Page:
Is it so bad?

What does the sporting community think? Silje Johannessen, leader of the Norwegian Athletes’ Association (NISO), which is the trade union for handball, football and ice hockey players, is not sure that it’s that bad. According to her, many athletes show solidarity and are open about their feelings. They are perhaps not so homophobic everywhere, she asks. Anders Krystad in the Football Association of Norway, on the other hand, believes that homophobia is a problem. – It only takes a few signals to display your distaste, and those who are receptive to signals of that type quickly get the picture, he says.

Ulla-Britt Lilleaas (Photo: Beret Bråten)

The Football Association of Norway is the only Norwegian sports association that has made an issue out of homophobia. In Krystad’s opinion the need for a change in people’s attitudes is present in this area, similar to what has been achieved in women’s football.
– It is not so long since it was unheard of that women played football. But today they make up 25 per cent of our members, he says. Perhaps having quotas for homosexuals would be a good idea? The Football Association has a membership of 400 000, of which 25 000 are active. They organise the course “football for all”, which tackles discrimination of all kinds, including homophobia. – There is movement on these issues. An example is that the English Football Association has launched a website against homophobia, says Krystad. – We shall continue to tackle homophobia, just as we are tackling racism.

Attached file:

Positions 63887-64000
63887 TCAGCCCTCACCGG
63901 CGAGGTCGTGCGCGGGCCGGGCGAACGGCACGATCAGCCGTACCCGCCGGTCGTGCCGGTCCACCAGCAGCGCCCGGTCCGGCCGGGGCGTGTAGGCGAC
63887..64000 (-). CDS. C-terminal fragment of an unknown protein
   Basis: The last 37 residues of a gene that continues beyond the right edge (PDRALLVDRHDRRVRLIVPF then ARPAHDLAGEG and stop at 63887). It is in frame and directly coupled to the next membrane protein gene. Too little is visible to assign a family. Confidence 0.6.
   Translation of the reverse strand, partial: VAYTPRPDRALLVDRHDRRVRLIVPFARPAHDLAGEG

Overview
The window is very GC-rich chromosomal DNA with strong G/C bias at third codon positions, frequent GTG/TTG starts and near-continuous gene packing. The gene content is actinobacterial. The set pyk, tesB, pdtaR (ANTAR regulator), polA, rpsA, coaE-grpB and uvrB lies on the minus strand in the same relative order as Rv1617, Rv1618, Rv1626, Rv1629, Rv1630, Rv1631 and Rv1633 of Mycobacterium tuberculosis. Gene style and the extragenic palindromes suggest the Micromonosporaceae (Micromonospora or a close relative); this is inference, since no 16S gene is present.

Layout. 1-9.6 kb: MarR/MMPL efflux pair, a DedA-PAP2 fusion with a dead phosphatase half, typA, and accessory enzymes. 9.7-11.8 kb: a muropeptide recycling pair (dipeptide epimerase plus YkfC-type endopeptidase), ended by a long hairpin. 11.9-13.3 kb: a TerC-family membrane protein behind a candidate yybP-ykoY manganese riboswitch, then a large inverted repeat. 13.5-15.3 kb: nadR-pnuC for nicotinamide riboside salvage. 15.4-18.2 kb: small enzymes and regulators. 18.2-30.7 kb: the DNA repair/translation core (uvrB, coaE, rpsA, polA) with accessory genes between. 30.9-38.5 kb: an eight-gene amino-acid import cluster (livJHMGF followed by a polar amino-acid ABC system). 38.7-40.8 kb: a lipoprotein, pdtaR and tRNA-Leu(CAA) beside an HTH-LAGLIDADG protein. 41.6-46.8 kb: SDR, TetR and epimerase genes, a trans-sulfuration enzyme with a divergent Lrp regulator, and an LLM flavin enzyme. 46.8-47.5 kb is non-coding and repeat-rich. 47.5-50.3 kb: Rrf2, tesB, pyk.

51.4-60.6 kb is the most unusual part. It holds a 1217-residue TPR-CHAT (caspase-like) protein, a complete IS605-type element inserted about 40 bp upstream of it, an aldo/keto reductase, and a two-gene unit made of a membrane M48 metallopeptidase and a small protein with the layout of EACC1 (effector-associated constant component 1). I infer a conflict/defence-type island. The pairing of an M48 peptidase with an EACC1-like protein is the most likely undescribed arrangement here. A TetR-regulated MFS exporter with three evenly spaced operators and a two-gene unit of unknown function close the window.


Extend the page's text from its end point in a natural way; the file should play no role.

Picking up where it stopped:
This is about every man

According to Lilleaas, homophobia is not just about discriminating against one group, but has to do with the health and well-being of all men. Her studies demonstrate this. – Within the male sports milieu there is not much discussion of feelings and serious problems, something that is connected with homophobia. Homosexuality is, for many men, connected with being feminine, something that is also connected to feelings – and talking about feelings. Men often release these feelings through physical activity, and not by talking about them.

– Training has a kind of lightning conductor function. The less they reflect over their problems the more they deal with it physically. They do not talk about it, says Lilleaas. According to Lilleaas, the problem is that a repression of men’s feelings and vulnerability takes place, perpetrated by other men. This does not only affect other men, but also themselves. – When no one questions why you do what you do, then no major changes can take place between men, or between men and women, concludes Lilleaas, and encourages people to see homophobia in a wider context.

Translated by Matthew Whiting KILDEN